October 4 – 10 is Fire Prevention Week, and this year the National Fire Protection Association is focusing on fire safety in the kitchen. No wonder: Nearly half of reported U.S. home fires start in the kitchen, and cooking is the leading cause of home fire injuries.
these resources to keep yourself and your family safe:
Hand sanitizer has become a staple on our shopping lists. But some of the supply being produced to meet the demand is either not effective or downright dangerous, according to the Food & Drug Administration.
The FDA’s list of over 100 hand sanitizers to be avoided includes products with inadequate
levels of alcohol, as well as those containing potentially dangerous methanol.
The Centers for Disease Control and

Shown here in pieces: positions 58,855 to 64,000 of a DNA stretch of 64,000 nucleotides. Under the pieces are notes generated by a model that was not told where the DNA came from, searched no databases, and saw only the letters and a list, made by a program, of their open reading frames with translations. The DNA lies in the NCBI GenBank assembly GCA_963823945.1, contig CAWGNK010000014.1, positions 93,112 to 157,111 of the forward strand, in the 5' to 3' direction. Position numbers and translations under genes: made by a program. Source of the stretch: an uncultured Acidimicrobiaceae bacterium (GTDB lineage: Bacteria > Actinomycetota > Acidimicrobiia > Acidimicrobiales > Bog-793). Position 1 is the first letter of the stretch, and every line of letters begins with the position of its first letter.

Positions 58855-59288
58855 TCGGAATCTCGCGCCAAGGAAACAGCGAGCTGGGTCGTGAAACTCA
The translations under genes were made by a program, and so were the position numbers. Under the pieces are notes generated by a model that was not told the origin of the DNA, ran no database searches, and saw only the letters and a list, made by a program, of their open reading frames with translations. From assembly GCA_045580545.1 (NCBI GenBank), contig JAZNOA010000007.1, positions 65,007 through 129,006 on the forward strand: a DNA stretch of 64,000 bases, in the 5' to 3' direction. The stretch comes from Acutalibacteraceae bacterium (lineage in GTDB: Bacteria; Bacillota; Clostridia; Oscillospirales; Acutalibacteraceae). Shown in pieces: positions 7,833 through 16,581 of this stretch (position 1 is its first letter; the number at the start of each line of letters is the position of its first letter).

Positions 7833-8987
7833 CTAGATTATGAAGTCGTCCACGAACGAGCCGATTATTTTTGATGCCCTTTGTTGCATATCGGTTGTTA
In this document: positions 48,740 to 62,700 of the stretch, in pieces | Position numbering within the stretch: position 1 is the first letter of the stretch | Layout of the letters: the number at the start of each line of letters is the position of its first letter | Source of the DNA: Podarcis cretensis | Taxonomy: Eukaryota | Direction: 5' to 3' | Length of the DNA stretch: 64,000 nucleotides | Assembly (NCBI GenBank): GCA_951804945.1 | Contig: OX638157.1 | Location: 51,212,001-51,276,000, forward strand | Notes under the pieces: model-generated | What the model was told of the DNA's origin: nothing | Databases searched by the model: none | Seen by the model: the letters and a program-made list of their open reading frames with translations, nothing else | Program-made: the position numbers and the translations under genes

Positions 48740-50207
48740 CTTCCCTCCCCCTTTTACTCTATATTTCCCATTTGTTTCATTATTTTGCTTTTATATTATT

Prevention recommend that, when soap and water are not available, alcohol-based
hand sanitizers with at least 60 percent ethanol should be used. The FDA. has
found at least 4 hand sanitizers with inadequate concentrations of ethanol,
including: NeoNatural, Medicare Alcohol Antiseptic Topical Solution, Datsen
Hand Sanitizer and Alcohol Antiseptic 62 Percent Hand Sanitizer.
The FDA has also reported a sharp
increase in hand sanitizer products that have tested positive for methanol contamination.
Methanol, or wood alcohol, can be toxic when absorbed through the skin and can
be life-threatening if ingested. Don’t expect methanol to be listed on the
the list of hand sanitizers to be avoided.
The 2020 Jane and Larry Glazer Memorial Golf Tournament to benefit Prevention 1st will be held on Monday, September 21. This year’s new location is Irondequoit Country Club, 4045 East Avenue, Rochester, NY.
Sponsorships are available, and
non-golfers are welcome for dinner following the tournament.